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Blood vessels control brain growth, scientists say

By Ryan Maass
Blood vessels control brain growth, scientists say
Blocking blood vessel growth removed the reproductive capability of neural stem cells, scientists say. Photo by Antonino Paolo Di Giovanna/Wikimedia Commons

LONDON, Nov. 9 (UPI) -- Blood vessels are capable of increasing the amount of neural stem cells, scientists at University College London found.

In a study published in Proceedings of the National Academy of Sciences, a research team analyzed neural stem cell behavior using a mouse model. The study's authors say their latest revelations have strong implications for stem cell therapies targeting the nervous system.

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"We found that blood vessels play a vital role in telling neural stem cells when and how to reproduce," study author Mathew Tata said in a press release. "We examined neural stem cell behavior in the brainstem of mice lacking the blood vessel protein NRP1, because this part of the brain is particularly important to control fundamental processes such as breathing and heart rate."

During the experiment, blocking blood vessel growth in the neurogenic areas in mice was found to interfere with neuron production, thwarting the ability of neural stem cells to reproduce. Mice without the blood vessel protein ended up with smaller brainstems. Scientists conclude blood vessels are not only a significant contributor for brain growth, but also play a large role in stem cell signaling.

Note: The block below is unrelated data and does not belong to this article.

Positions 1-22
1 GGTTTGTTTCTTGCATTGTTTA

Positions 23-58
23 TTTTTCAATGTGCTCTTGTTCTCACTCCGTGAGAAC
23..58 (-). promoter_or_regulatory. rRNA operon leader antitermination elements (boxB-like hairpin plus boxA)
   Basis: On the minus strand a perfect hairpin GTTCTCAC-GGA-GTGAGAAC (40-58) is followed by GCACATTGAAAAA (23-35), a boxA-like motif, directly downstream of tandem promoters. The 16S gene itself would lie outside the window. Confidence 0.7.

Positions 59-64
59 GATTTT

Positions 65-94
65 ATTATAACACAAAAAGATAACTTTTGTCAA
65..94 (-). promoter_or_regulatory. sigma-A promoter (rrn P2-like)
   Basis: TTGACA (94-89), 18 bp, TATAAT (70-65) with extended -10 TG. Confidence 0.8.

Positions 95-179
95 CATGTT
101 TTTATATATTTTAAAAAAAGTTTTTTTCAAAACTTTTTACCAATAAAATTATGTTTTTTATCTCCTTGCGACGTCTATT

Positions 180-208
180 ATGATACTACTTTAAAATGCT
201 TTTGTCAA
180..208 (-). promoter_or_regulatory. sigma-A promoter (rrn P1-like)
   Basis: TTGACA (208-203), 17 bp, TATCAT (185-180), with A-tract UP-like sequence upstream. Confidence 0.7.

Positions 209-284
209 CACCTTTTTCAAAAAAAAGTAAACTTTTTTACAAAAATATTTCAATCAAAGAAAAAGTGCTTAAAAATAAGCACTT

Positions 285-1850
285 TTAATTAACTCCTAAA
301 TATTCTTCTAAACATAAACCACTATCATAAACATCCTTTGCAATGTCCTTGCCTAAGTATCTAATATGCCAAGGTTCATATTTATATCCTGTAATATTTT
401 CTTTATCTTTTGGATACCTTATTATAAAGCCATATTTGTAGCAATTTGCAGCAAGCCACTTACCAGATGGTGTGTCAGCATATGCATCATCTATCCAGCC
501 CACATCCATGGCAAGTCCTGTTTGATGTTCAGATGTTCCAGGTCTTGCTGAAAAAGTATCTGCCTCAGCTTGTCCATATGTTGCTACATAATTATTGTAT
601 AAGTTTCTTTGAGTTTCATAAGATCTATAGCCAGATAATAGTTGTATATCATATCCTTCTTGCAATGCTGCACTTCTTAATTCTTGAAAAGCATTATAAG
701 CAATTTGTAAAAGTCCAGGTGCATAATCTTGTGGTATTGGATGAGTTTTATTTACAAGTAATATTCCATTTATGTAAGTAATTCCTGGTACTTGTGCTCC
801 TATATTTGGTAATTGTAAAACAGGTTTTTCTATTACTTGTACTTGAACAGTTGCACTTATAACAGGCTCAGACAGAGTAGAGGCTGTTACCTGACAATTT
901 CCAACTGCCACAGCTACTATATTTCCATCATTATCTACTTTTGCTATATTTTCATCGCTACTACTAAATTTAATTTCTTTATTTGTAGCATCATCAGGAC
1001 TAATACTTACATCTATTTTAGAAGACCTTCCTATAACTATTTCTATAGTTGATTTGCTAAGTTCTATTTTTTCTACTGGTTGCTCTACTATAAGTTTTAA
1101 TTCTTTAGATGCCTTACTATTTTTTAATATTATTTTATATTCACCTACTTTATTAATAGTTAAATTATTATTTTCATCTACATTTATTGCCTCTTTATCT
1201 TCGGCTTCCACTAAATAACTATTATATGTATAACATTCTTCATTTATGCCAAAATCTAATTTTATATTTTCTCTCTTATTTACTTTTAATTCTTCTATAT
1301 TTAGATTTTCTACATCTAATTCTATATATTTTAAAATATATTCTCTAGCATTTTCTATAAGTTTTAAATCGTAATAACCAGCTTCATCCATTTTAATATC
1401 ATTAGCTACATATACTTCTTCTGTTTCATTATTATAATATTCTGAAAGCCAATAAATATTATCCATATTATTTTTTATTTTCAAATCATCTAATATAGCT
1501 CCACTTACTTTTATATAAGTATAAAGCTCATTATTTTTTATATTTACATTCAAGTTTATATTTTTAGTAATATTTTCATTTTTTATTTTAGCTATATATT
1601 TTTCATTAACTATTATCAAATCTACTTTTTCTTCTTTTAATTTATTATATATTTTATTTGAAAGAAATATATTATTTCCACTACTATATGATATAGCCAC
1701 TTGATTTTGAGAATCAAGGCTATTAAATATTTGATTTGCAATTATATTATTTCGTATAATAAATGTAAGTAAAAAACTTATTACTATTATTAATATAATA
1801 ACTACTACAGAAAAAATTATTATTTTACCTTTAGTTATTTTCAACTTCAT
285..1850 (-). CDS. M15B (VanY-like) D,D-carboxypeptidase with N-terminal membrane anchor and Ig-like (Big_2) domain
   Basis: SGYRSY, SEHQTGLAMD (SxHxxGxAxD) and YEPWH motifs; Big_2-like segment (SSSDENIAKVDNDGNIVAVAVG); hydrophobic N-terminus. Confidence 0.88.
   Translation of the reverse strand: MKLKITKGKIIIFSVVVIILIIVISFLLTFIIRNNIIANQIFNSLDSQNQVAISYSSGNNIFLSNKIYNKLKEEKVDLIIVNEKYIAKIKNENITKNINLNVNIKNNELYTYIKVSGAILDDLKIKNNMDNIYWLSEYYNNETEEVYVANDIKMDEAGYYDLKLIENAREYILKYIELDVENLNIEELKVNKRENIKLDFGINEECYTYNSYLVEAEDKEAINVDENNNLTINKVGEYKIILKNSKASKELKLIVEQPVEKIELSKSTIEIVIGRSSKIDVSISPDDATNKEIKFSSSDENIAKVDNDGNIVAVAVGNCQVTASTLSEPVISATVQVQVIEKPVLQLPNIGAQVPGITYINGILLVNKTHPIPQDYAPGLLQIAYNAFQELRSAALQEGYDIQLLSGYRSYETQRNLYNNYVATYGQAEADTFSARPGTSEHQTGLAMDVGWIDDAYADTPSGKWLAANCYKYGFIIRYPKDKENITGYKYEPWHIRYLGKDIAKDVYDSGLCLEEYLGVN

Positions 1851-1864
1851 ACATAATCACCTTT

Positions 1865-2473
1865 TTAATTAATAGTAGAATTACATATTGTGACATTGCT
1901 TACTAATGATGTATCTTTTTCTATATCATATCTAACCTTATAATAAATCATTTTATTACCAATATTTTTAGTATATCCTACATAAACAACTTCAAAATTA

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"The most intriguing finding of this study was that blood vessels did not regulate neural stem cell behavior in the brainstem simply through their role in brain oxygenation or keeping brain tissue healthy," senior author Christiana Ruhrberg said. "We found that blood vessels also provide important signals that allow stem cells to reproduce for a longer period of time, before they permanently become nerve cells that cannot multiply."

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